It’s not too late to check out A Haunted House in theaters, which stars Marlon Wayans and Essence Atkins. Speaking of the latter, we caught up with Atkins to chat about how she got roped into shooting a movie twenty two days after giving birth. She also explains the horror and comedy connection and more. –Starrene Rhett Rocque
How did you get involved with A Haunted House?
It’s interesting. I’d just had a baby and 22 days later I get a call saying Marlon requested to meet with me. And I was like “I just had a baby!” I wasn’t even thinking about auditioning or meeting anyone. But because I’d worked with Marlon before, twice before—once in the 90’s on The Wayans Brothers, their TV show and then on Dance Flick—I was like “Okay…I just had a baby, but I’ll be there.” So I met with the casting director and just had this great meeting. Two weeks later, I get a call from producers and they said, “We saw a lot of people. We loved what you did and we want you to be a part of this movie. Are you up to it?” And I was like, “Uhhh…If the doctor says I am.” And as soon as I got my clearance that Friday, we started work that Monday. Six weeks and one day after my son was born. And if you see the movie you can tell. My boobs are ginormous. My boobs are like ready to explode at any second because I was breastfeeding and lactating.
It’s funny how the movie is a spoof but the reactions are more like what would happen in real life.
We are saying what everyone is thinking. That’s what I love about it. We go to the movies, we see these movies and we are literally asking questions out loud at the screen. “Why are you going in there? Don’t do it!” We actually ask these questions in the movie out loud, like we’re responding to the viewers because we know. We know that’s what we do.
Did you study the real Parnormal Activity flicks for inspiration?
I love horror movies. Horror and comedy are distant cousins because it’s really about taking the audience to a place of expectation. And in horror, it’s something that frightens you and in comedy, its something that makes you laugh. But there’s a lot of tension involved in watching both if it’s done right. And usually if it’s done well, then you are surprised because you didn’t see that coming. You didn’t see the joke coming. You didn’t see that scary moment coming. So they’re distant cousins and I love horror. I’m all about being scared and action and blood and guts. I’m kind of like a dude in that way.
How much of the movie was improv vs. scripted?
I would say the ratio was probably like 70/30. We would do takes as written and then Marlon, because he’s so creative and because he’s an actor—just being a writer and producer, he trusts the actors he hired. He says, “Ok, Now do what you wanna do with it.” And it’s so great to work in that kind of environment where you feel trusted, where you feel like you’ve been hired to do something and the person who wrote it has kind of released it to you and says, “Ok, now play and have a good time.” And like I said, in the final edit, I think it was 70 percent scripted and 30 percent improvised, which is part of why I think the movie is so funny.
How awkward was it doing sex scenes with Marlon?
[Laughs] Oh God yeah it’s always awkward. I mean, it’s like 30 people in the room watching. And the director’s scream out “Can you moan a little louder? Can you ride it a little more?” And you’re just like, “Really? Umm..Ok” And you’re in a room with like 30 people and they’re all kind of scrutinizing and watching. Yeah, its always very vulnerable when you’re in this position but you have to kind of let go of your vanity and your self consciousness, if you’re gonna do a good job. Just like in real sex [laughs]. I can’t believe I just said that but it’s true.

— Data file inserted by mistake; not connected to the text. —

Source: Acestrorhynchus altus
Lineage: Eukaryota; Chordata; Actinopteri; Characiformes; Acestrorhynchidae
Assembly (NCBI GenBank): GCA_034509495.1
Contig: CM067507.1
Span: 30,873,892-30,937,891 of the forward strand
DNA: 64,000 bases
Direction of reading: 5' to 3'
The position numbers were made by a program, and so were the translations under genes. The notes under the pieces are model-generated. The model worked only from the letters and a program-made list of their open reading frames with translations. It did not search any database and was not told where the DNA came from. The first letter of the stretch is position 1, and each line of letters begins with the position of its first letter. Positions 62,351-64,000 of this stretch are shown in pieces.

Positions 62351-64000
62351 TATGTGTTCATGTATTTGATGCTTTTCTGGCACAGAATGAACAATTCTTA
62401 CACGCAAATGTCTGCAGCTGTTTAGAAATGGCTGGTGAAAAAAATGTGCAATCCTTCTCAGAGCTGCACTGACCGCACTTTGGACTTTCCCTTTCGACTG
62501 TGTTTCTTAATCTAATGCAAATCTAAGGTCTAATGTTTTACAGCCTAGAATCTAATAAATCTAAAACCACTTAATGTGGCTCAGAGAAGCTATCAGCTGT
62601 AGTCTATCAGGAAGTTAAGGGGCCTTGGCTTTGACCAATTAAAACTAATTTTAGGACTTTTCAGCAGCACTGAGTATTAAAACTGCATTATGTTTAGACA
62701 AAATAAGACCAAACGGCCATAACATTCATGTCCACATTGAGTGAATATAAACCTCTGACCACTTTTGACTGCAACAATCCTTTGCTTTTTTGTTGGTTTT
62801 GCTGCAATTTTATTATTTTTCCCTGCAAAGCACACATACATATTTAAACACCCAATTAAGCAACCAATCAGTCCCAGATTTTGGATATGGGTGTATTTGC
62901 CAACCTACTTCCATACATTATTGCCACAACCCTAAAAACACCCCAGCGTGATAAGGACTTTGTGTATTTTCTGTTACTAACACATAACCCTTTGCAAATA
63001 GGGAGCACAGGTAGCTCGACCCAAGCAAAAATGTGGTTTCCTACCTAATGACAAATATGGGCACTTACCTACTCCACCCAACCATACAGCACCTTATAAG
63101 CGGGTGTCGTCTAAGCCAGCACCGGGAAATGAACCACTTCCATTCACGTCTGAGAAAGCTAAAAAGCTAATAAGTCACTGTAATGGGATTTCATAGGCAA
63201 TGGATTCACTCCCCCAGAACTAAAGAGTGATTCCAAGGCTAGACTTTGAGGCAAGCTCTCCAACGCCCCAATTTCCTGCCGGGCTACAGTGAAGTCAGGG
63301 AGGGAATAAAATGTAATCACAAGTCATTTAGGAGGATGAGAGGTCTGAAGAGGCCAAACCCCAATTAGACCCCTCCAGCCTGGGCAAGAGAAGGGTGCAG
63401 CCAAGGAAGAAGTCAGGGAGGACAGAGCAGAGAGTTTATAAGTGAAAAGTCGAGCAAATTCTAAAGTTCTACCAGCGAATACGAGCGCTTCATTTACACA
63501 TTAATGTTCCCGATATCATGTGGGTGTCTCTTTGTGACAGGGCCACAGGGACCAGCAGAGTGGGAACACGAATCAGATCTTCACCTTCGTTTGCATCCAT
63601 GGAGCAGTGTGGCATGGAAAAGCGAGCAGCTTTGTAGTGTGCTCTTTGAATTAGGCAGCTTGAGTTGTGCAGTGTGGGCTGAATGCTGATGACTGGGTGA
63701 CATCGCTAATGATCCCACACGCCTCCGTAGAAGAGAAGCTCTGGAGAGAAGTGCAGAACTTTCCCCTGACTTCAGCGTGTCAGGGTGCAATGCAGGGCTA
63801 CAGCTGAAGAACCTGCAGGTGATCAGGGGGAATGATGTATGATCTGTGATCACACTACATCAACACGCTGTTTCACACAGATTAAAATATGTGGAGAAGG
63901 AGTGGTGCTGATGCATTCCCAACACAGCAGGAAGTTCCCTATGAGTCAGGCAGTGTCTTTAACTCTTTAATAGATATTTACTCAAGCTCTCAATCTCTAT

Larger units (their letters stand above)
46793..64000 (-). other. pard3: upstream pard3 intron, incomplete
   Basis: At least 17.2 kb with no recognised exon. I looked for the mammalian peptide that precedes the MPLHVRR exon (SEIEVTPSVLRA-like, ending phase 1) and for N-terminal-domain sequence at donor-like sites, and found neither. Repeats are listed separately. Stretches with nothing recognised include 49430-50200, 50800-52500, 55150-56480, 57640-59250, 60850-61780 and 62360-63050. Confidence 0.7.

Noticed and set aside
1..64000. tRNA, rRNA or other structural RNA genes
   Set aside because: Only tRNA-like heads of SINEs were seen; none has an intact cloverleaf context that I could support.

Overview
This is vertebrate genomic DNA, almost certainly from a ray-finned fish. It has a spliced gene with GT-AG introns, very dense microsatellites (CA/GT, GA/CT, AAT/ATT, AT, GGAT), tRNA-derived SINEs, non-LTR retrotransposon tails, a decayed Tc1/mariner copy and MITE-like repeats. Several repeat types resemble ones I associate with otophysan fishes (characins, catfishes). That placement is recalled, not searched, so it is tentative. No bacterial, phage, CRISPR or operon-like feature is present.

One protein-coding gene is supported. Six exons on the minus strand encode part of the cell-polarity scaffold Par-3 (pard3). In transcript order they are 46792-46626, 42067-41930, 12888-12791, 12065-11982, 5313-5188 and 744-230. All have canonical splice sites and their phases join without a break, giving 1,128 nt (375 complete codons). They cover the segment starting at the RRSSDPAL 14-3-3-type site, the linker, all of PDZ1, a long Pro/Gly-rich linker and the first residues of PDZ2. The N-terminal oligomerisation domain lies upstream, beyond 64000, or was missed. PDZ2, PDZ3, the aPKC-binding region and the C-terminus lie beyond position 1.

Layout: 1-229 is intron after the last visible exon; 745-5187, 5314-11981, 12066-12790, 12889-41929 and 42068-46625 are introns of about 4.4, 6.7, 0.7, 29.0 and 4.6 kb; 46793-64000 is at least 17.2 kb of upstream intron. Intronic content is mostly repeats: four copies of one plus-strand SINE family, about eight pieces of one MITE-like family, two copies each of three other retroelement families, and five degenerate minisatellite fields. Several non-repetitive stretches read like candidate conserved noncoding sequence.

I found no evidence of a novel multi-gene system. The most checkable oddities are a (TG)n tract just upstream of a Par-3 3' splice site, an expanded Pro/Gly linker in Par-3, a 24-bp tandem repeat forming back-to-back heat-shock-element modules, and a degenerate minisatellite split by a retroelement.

You must have tons of wild moments from set, huh?
Oh yeah. I bit Marlon’s ass [laughs]. You see Marlon’ s butt so much in this movie, and in one take, we were doing this scene where I was supposed to wake him up because he passed out. And Marlon would start out fully clothed and the next thing you know, he’d come of the bathroom and he’s got plumber’s crack. And so I’d smack him like “Malcolm (character’s name), wake up.” And one scene and he had pulled his boxers down and his butt was out so, I bit it. And then we finished the scene and he goes “Did you bite me on the ass!?” And I said “Yes, I did. Put it away.” It didn’t make the cut but it made him laugh. He was like “You did something I was not expecting.” Yeah, he loved it.
Do you actually believe in ghosts?
I do. I believe that there is some spiritual stuff going on, some other realm stuff going on. I think it’s very possible. But I’ve said this before. I think that if you encounter a ghost, I was raised where you respect your elders. So, if you encounter a ghost and they tell you to get out, you should respect your elders and get out. Don’t challenge them.
Going back to you just delivering your son prior to taping, how do you balance work with motherhood? Was he on set with you?
No, he wasn’t. He was very young. He was only 43 days when I started, but I’d pump breast milk on set and I would bring it to him the next day. It’s a delicate balance. It’s a work in progress. That’s the one thing I know. As women, when we decide to do it all—homemaker, mother, career person—we have to be patient with ourselves and loves ourselves through our moments when its not so easy and moments when we feel overwhelmed and learn to ask for help. That’s something I’m having a hard time with though.
What else are you working on?
I’m hosting the Trumpet Awards in Atlanta on the 26th and it’ll be broadcast on TV One this spring. Are We There Yet? is still airing new episodes on TBS. And I’m working on a show called Mr.Box Office with Bill Bellamy, Rick Fox, Jon Lovitz and Tim Meadows.